Intracellular osmotic pressure is regulated by cellular metabolism under physiological conditions. • Distribution of water between intracellular and interstitial compartments is determined by the osmotic pressure of interstitial fluid. • An increase in osmolarity of interstitial fluid leads to movement of water from inside to interstitial area, a decrease in osmolarity of interstitial fluid causes water movement into cell.
In some tissues, cells establish an adaptive response to increased extravascular fluid osmolarity. They increase intracellular osmolarity to protection from osmotic stress. • In the case of increased extravascular fluid osmolarity; • Brain cells protect themselves by increasing amino acid concentrations • Kidney cells protect themselves by increasing sorbitol concentration
Interstitial fluid which also includes lypmhatic fluid is generally in the gel form because of its proteoglycan content • Proteoglycans have a high capacity of water retention because of a great number of OH groups in their structure. This is the answer why interstitial fluid does not accumulate in lower extremities because of gravity forming edema.
AQUAPORINS • Aquaporins are integral membrane proteins which are provide transmembrane channels for rapid movement of water molecules across all plasma membranes. • Ten aquaporins are known in humans. Each has a specialized role. • Aquaporins are available in the nephrons (in the plasma membrane of proximal renal tubule cells and renal collecting duct), salivary glands, eye, central nervous system, lung, liver, pancreas and colon.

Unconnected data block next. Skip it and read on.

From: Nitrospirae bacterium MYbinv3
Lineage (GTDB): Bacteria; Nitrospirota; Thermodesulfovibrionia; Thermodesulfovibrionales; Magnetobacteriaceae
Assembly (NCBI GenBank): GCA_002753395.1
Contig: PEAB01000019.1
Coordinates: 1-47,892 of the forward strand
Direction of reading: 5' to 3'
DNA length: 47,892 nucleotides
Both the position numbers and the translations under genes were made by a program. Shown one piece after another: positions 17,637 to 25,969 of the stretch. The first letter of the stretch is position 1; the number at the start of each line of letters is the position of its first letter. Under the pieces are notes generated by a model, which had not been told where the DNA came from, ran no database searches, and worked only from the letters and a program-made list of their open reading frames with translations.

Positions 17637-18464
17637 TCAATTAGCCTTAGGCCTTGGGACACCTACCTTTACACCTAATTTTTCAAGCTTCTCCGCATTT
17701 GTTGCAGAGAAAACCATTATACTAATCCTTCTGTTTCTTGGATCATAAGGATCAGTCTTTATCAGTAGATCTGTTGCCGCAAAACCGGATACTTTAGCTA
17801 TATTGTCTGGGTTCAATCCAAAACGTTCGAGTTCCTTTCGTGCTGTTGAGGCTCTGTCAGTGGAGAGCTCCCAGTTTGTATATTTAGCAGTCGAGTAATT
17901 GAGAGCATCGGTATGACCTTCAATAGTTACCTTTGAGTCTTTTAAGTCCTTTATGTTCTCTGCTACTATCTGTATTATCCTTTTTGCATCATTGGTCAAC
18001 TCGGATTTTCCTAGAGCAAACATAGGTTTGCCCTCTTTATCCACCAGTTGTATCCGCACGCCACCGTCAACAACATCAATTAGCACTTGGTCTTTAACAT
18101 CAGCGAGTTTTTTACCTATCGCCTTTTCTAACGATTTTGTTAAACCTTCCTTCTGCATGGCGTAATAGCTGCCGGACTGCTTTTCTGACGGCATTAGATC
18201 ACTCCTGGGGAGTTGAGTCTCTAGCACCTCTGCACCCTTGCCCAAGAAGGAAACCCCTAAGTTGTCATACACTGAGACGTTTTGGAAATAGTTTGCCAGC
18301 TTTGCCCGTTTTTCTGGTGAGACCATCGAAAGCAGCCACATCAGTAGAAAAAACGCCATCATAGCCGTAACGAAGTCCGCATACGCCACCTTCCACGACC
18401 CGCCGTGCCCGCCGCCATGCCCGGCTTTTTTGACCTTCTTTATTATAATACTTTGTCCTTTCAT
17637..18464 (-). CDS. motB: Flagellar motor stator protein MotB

ELECTROLYT BALANCE • Many compounds are carried into the cell by special carring systems because of limited permeability of cellular membranes • Although their cellular and extracellular concentrations are different, these concentrations have a constant range • Cellular membranes are permeable to water and hydrophobic molecules but not permeable for ions and hydrophilic neutral molecules.
These molecules are carried into cell by special carrier systems and pumps. • The most effective pump in the cell membranes is Na+/K+ ATPase • Na+/K+ ATPase is responsible for setting and maintaining the intracellular concentrations of Na+and K+,and for generation of transmembrane electrical potential. • Na+/K+ ATPase moves 3Na+out of the cell for every 2K+ moves in.
The electrical potential is central for electrical signaling in neurons and the gradient of Na+is used to drive uphill cotransport of various solutes such as glucose, amino acids in a variety of cell types.
Major cations of the intracellular medium: • K+and Mg++ • Major anions of the intracellular medium: • Organic acids,proteins, HCO3- and Cl- • Major cations of the plasma: • Na+,Ca++, Mg++,K+ • Major anions of the plasma: • Cl- and HCO3-
The sum of all the (+) charges must be equal to the sum of all the (-) charges to maintain electrical neutrality in the plasma • Most often, plasma concentrations only of Na+,K+,Cl- ve HCO3- are measured in clinical laboratories. • The sum of these measured cations exceeds that of the measured anions. • Therefore sum of unmeasured plasma anions must be greater than that of the unmeasured cations.
The difference between the sum of unmeasured cations and unmeasured anions is known as the anion gap and is calculated as • Anion gap = Na+ + K+Cl-HCO3- • Anion gap is constant as 124 mEq/L under phsiological conditions. It increases some pathological conditions such as lactic acidosis, and renal failure.